BY JUSTIN FRANZ for the Flathead Beacon
LAKESIDE – A few weeks ago, some West Shore residents may have been puzzled when a man who looked an awful lot like legendary Las Vegas showman Wayne Newton pulled up in his black SUV and asked where the garbage dump was located.
It was no impersonator. Newton was making a garbage run for his wife, Kathleen Newton, who recently opened a new gift and home accessories shop in downtown Lakeside called Kat’s Korner. The business is one of several new shops and restaurants that have popped up in the small community this year and Wayne Newton, 72, said it’s no surprise the town is growing.
“Lakeside has been such a well-kept secret for so long,” he said. “It’s exploding.”
This spring the owners of Tamarack Brewing Company opened two new restaurants at the Lakeside Town Center. Seven, named after the number on Flathead County license plates, caters to the dinner crowd and Farmhouse offers local food with a southern twist for breakfast and lunch.
Along the shores of Flathead Lake, the restaurant formally known as The Docks has reopened as ScottiBelli’s Acqua Pazza, following the success of the owners’ Italian restaurants in Kalispell. Helping promote this growth is the newly organized West Shore Visitors Bureau, which played a huge part in organizing the recent Lakeside Community Fair and Summerfest.
The Lakeside Town Center was built in the late 1990s but had fallen on hard times during the recession and was completely vacant in early 2013. That’s when Andra and Josh Townsley purchased the building and refurbished it. Since then, six new businesses have moved in, including the two restaurants and Remedies pharmacy. Kalispell Regional Medical Center has also opened a clinic and gym.
Andra Townsley, who is also one of the owners of Tamarack Brewing Co., said some patrons have asked if she is concerned about competition between the brewery and the new restaurants, but it doesn’t bother her.
“The more great businesses in Lakeside, the more people will want to come to visit,” she said. “It’s been a snowball effect because other people are seeing that things are happening in Lakeside and they think ‘I want to open a business there.’”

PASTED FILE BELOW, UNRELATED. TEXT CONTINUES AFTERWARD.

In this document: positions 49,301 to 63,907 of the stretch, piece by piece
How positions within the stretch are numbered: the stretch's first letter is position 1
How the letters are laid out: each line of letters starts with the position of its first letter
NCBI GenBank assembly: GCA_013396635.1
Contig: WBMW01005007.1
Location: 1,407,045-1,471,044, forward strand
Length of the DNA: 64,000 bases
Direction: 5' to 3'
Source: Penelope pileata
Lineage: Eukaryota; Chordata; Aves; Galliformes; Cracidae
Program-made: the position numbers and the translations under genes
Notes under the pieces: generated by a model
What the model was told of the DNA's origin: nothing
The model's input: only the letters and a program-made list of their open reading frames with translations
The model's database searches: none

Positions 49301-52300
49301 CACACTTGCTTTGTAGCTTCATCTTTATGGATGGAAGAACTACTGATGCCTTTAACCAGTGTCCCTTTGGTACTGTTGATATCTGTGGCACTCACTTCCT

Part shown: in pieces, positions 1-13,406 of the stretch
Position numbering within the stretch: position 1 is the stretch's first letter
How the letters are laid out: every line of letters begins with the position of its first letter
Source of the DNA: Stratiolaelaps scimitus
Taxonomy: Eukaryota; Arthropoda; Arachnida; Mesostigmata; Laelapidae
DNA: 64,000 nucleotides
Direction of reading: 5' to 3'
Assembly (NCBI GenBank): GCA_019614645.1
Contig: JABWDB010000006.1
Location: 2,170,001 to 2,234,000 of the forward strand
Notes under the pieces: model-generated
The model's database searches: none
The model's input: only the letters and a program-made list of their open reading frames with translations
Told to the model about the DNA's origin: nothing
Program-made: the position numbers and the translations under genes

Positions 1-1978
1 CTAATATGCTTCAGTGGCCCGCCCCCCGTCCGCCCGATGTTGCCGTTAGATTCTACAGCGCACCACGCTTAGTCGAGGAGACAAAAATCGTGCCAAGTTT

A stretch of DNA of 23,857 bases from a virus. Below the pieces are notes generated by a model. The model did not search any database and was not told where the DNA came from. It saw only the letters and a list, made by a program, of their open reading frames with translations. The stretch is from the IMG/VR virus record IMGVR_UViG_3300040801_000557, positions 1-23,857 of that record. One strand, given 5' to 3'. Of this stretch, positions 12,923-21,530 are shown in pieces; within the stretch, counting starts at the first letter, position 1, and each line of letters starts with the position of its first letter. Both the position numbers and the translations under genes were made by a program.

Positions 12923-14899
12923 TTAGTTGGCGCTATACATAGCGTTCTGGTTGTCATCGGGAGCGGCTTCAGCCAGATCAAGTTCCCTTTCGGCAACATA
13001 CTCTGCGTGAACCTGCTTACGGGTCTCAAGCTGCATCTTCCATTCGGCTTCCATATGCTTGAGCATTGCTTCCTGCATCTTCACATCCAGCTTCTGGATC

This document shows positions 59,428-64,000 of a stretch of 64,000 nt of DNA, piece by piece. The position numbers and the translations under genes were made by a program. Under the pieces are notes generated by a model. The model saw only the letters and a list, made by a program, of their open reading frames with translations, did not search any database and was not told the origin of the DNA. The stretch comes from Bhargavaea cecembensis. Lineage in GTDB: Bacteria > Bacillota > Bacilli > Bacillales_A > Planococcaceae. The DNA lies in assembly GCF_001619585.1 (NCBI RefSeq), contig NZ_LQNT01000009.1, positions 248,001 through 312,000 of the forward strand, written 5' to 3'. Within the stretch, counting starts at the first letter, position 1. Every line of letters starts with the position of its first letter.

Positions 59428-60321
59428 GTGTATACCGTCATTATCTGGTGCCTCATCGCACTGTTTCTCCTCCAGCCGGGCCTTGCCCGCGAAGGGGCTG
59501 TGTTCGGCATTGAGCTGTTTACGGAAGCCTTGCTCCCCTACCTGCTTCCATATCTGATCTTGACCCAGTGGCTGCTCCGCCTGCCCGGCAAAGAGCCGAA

She added that Lakeside’s location along the shores of Flathead Lake already draws a lot of people. That’s exactly what attracted Wayne and Kathleen Newton to the area eight years ago.
Wayne began performing as a child in the 1950s and appeared on the Grand Ole Opry. That eventually led him to Las Vegas, where a hotel first booked him to sing while he was still in high school. Since then he has hosted thousands of shows on The Strip and appeared in numerous movies and television shows.
While the Newtons spend most of the year in Las Vegas, the family said they spend as much time as they can in the Flathead and purchased land south of Lakeside in 2010. Wayne said the area reminds him of what Lake Tahoe was 30 years ago and it has offered the family plenty of opportunities to escape the hustle and bustle of their regular lives. What Lakeside did lack, however, was a place to buy home accessories or good house-warming gifts, according to the Newtons.
“If you were just looking to grab a quick hostess gift you had to drive up to Bigfork or Whitefish,” Kathleen said. “We wanted to bring something like that to Lakeside.”
This winter, the Newtons stumbled upon an open storefront along U.S. Highway 93 that they thought would be the perfect place for their busienss. After a few months of preparation, Kat’s Korner opened for business. The shop has a wide variety of items, including jewelry, chandeliers, clothing, furniture and antiques.
One antique is a birdcage that Wayne found at a shop in San Francisco more than a decade ago. He asked the storeowner for the story behind the piece and it turns out a prisoner at Alcatraz Island had built it. Upon hearing the story, Wayne bought it and now it’s for sale in Lakeside.
Much of the store is fashioned with items selected by Kathleen, but Wayne and their daughter Lauren have “Korners,” where you can even buy some Las Vegas merchandise.
“Kathleen wanted the shop to be for everyone,” Wayne said. “So if you’re a young woman looking for a gift for a friend or a couple looking for a hostess gift, something here will fit the bill.”
The Newtons said they are not sure yet if they will keep the store open seasonally or year-round, but noted they are looking forward to getting to know the community even more through this “family project.”
“It’s been a fun project to be a part of,” Wayne said. “Even if I’ve only been making runs to the dump.”